This box did not just contain some religious relics.  It had some of those.  It had the Ten Commandments written on two stone tablets with the finger of God.  This box represented the presence of God.  It was the place of His presence.  God’s presence and glory filled this box.  This seems a little strange, God in a box.

God is not limited to a box.  He is not limited to the Temple.  He is not limited to church.  God is omnipresent.  He is not confined to a box or one location.  He is everywhere present.  He fills heaven and earth but, in the OT, He manifested His presence in a unique and special way to His people.

God does not manifest His presence on earth today.  God is not doing that today in a physical way.  For over eight hundred years, God manifested his presence on the earth in a theocracy.  We do not have a theocracy today.  We do not have a pillar of cloud by day or a pillar of fire at night.

The Philistines captured it in battle.  They stole it and took it home and put it in one of their pagan temples, but bad things kept happening to them, so they got rid of it.  They put it on a cart and hitched it to some cows who led it for miles to Israel.  What happened to it next?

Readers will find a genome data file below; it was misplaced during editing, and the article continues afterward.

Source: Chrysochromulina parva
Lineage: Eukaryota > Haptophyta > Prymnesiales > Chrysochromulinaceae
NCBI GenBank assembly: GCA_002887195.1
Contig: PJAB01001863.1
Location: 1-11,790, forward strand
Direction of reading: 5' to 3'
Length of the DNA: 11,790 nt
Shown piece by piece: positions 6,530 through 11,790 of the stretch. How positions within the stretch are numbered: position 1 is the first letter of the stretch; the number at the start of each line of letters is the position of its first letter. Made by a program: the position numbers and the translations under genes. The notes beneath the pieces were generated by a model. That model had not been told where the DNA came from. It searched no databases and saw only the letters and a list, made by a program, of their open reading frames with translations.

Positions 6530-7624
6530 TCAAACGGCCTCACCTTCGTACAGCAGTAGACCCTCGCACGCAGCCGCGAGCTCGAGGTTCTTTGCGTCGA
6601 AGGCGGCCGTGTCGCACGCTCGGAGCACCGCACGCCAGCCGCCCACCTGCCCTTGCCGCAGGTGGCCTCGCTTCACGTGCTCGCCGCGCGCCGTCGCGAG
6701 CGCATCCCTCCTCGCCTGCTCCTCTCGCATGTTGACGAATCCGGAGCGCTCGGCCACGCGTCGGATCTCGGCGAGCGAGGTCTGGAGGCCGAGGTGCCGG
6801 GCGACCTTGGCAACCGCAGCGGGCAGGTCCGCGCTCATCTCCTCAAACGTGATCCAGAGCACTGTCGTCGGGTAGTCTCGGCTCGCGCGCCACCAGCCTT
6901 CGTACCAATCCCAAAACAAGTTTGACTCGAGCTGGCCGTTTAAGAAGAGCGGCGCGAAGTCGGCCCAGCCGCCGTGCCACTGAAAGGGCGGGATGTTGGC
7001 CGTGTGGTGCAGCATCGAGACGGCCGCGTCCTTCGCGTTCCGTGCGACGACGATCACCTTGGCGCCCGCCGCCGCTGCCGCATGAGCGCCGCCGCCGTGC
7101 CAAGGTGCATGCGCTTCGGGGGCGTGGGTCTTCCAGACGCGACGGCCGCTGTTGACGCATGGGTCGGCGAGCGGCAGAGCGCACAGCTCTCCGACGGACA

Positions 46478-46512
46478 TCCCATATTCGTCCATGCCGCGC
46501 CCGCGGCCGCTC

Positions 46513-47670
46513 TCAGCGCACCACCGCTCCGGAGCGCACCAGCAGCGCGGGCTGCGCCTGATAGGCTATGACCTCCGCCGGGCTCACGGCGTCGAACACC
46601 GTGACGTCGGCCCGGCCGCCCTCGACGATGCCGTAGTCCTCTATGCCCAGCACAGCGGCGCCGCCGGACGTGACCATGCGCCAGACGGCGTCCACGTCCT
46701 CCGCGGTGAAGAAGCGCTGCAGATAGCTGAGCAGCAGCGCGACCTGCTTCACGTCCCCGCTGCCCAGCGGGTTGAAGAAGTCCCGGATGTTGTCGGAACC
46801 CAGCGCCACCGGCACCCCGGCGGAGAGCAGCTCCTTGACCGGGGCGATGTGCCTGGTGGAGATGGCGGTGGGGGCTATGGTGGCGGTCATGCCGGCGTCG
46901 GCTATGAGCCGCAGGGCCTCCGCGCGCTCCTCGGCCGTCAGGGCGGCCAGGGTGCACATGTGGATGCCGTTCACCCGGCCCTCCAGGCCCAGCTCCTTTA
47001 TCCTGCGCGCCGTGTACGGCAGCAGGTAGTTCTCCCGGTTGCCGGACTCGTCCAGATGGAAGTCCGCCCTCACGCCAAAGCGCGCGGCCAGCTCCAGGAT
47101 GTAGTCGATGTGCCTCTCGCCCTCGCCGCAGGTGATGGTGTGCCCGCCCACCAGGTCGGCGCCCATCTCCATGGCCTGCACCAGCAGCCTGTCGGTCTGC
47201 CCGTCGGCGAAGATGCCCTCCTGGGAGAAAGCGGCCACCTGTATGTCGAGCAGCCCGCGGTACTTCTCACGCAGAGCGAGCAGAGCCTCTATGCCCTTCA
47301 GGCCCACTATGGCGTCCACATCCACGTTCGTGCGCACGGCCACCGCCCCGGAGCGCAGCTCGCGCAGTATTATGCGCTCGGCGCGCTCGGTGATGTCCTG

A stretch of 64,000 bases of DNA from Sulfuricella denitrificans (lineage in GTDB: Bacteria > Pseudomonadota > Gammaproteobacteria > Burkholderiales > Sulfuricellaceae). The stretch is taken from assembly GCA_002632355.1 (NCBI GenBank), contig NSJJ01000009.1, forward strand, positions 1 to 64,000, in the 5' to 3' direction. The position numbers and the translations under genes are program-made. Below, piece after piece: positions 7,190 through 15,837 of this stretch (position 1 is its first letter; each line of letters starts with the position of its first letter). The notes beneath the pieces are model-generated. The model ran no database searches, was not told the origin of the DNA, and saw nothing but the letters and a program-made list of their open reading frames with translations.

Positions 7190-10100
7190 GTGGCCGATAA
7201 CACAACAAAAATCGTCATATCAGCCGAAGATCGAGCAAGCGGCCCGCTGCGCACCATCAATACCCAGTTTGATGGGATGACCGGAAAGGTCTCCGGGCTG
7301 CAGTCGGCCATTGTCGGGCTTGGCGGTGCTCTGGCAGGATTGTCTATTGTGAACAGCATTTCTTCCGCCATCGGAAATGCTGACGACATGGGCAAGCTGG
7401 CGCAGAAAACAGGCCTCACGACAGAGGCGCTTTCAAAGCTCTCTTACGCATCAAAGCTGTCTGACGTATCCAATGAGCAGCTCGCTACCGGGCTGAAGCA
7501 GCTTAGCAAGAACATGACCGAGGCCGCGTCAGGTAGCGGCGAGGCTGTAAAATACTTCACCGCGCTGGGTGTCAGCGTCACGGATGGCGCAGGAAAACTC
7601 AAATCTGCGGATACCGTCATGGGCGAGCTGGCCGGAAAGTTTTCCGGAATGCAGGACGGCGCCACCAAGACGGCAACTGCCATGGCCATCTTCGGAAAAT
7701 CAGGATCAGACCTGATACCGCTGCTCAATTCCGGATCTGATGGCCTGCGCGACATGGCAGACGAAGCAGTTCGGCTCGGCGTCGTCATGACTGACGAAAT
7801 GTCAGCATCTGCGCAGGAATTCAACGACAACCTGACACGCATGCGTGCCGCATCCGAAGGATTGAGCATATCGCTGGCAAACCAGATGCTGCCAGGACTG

They brought it to Abinadab’s house on the hill and consecrated Eleazar his son to guard the ark of the Lord. 2 The ark remained at Kiriath Jearim a long time—twenty years in all. (I Samuel 7:1-2 NIV)

Abinadab kept the ark for twenty years.  When David became king, he decided it was time to move it from the border of the country (Kiriath Jearim) to the center of the country (Jerusalem).  David wanted to bring the presence of God back to Jerusalem.  He wanted to bring the presence of God to the capital of the nation.

David again brought together all the able young men of Israel—thirty thousand. 2 He and all his men went to Baalah in Judah to bring up from there the ark of God, which is called by the Name, the name of the Lord Almighty, who is enthroned between the cherubim on the ark. 3 They set the ark of God on a new cart and brought it from the house of Abinadab, which was on the hill. Uzzah and Ahio, sons of Abinadab, were guiding the new cart 4 with the ark of God on it, and Ahio was walking in front of it. 5 David and all Israel were celebrating with all their might before the Lord, with castanets, harps, lyres, timbrels, sistrums and cymbals. (II Samuel 6:1-5 NIV)

Thirty thousand people go to get the ark.  The Philistines’ no longer have possession of it.  Aminadab has it and he lives in Kiriath Jearim.  They get the ark and begin the nine-to-ten-mile trip from Kiriath Jearim to Jerusalem.